[Hpn] National - Testimony Invited on Discrimination Against [Homeless] People Needing Treatment - Join Together Online - July 12, 2002

H. C. Covington H. C. Covington" <icanamerica@bellsouth.net
Sat, 13 Jul 2002 13:48:45 -0500

Testimony Invited on Discrimination Against [Homeless] People Needing Treatment
[Discriminatory actions discourage homeless people from seeking treatment by
restricting access to education, housing, employment opportunities, and
appropriate health care.]

by Anara Guard - Join Together Online - July 12, 2002

A national policy panel announces a call for written testimony that will be used
to develop recommendations to address legal and social discrimination against
people with substance use disorders.

The American Bar Association and Join Together, a project of Boston University
School of Public Health, formed a national policy panel, representing a cross
section of the legal and judicial communities, the scientific community, and
policy leaders, to develop recommendations that will address these issues.

The panel will focus on laws, policies, rules, and practices in the workplace,
by insurers, by local, state, or federal government, or in the use of methadone
and other medications that present obstacles to people pursuing recovery and

Examples include:

a Fifth Circuit ruling that people in recovery from alcohol addiction are not
protected by the ADA unless their illness is so extreme that they have
permanent, debilitating conditions that would render them unable to perform the
essential duties of employment; [Most homeless are included here]

insurance policies that deny or restrict coverage for substance abuse treatment;

the Uniform Individual Accident and Sickness Policy Provision, which permits
insurance carriers to reject claims for the care of any injury sustained by an
insured patient who was intoxicated or under the influence of drugs at the time
of the injury;

the "Drug Free Student Aid" provision of the U.S. Higher Education Act, which
denies financial aid only to students with a history of an illegal drug offense;

the 1996 welfare reform provision imposing a lifetime ban on welfare benefits
for people convicted of possessing or selling drugs;

zoning regulations that ban treatment centers or sober housing; [Most homeless
are included here]

a federal code that allows evictions of tenants from public housing if the
tenant, any member of the tenant's household, or any guest engages in
drug-related criminal activity on or off the premises;

a widely-accepted Department of Justice policy to refuse methadone to inmates
addicted to heroin;

treatment programs that require total abstinence from all substances, even those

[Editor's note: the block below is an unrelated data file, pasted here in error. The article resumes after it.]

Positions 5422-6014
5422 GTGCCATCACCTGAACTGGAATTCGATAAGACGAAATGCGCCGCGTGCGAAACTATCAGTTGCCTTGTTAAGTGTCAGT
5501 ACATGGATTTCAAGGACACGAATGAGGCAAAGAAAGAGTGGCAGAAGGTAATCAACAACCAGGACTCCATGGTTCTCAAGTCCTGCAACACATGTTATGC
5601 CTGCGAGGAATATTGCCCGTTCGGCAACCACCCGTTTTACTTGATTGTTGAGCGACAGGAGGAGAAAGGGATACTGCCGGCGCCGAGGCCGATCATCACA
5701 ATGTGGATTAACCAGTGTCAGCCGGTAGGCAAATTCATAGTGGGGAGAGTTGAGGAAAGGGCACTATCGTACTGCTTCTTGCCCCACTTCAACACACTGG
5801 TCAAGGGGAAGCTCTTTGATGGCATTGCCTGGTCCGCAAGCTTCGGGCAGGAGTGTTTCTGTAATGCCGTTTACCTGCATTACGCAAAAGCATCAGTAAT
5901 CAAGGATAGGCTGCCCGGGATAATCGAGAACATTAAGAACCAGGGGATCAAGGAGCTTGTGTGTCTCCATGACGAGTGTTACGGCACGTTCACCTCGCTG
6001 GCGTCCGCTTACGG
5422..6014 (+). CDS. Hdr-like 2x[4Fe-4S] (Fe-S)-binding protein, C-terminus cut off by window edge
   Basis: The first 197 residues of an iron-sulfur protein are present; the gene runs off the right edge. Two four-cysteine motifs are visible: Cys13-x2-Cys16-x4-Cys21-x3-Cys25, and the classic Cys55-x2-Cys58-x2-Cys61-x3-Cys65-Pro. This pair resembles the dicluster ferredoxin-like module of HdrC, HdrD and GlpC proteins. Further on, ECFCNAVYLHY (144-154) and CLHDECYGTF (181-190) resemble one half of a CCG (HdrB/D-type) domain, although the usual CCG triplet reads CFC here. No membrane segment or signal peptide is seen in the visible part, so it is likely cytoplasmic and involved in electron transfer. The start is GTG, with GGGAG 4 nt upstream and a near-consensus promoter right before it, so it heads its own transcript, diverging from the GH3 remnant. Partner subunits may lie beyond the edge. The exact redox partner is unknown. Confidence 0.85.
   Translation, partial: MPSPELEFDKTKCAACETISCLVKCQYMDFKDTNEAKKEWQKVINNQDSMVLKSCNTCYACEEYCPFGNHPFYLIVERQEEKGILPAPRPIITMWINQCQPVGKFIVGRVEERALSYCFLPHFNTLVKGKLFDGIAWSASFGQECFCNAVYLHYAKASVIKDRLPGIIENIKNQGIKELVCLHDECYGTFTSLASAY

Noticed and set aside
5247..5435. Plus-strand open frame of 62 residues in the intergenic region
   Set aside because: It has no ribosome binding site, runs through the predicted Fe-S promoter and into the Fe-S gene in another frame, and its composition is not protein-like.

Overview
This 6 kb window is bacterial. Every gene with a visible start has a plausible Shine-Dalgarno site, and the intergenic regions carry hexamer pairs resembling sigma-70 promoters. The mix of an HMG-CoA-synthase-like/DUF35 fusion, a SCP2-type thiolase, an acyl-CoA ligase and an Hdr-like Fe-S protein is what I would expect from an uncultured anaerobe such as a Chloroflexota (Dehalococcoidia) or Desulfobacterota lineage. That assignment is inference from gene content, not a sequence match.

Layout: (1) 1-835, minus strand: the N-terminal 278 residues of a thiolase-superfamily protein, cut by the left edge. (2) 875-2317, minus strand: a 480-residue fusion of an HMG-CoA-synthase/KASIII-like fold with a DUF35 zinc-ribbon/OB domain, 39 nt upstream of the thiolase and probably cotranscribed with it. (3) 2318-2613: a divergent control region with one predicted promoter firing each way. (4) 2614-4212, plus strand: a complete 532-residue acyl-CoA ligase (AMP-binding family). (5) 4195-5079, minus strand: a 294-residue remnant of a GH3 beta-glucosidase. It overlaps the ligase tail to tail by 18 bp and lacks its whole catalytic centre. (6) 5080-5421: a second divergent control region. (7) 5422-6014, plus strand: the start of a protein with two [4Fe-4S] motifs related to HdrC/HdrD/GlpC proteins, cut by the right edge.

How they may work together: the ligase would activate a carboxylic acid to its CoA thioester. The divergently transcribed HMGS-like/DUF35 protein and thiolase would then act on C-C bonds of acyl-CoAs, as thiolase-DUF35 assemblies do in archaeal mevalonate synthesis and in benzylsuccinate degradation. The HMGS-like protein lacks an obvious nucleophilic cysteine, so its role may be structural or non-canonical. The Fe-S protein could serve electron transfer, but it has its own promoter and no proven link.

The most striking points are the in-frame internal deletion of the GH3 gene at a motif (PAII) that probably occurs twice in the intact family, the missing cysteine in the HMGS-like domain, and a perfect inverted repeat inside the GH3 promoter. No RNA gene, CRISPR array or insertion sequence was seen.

required for disabling medical conditions; [Most homeless are included here]

drug courts that will not accept defendants who are in methadone treatment.

The panelists invite people to submit testimony for their consideration.

Someone who has experienced discrimination first hand can submit testimony, as
can treatment providers, other health care professionals, employee assistance
professionals, or others who have witnessed discrimination. [Most homeless are
included here]

Testimony should focus on policies that need to be changed, and should offer
recommendations or specific actions for the panel to consider.

Please limit statements to no more than five (5) pages, double spaced, or no
more than 1,250 words.

All documents should include the name of the person submitting the testimony,
his or her role or title (for example: treatment provider, physician, teacher,
parent, person in recovery, person seeking treatment), state of residence, and
email address or other contact information.

Those who would like to remain anonymous are welcome to do so. In those cases,
panelists will be informed of only the submitter's role and state.

Any testimony that is reprinted by Join Together or the American Bar Association
will be in the same format as that given to the panel.

Submissions can be sent to:
Speak Up!, Join Together, One Appleton Street, Fourth Floor, Boston, MA 02116.

Documents can also be emailed to speakup@jointogether.org

Testimony must be received by September 1, 2002.

Join Together also hosts an online forum where anyone can read or post accounts
of delays, discrimination, financial obstacles or other barriers to addiction

To use the forum, please visit: http://www.jointogether.org/speakup

source page:  http://makeashorterlink.com/?A23C15141

H. C. [Sonny] Covington, Editor
Nonprofit Information Specialist

Homeless and Housing News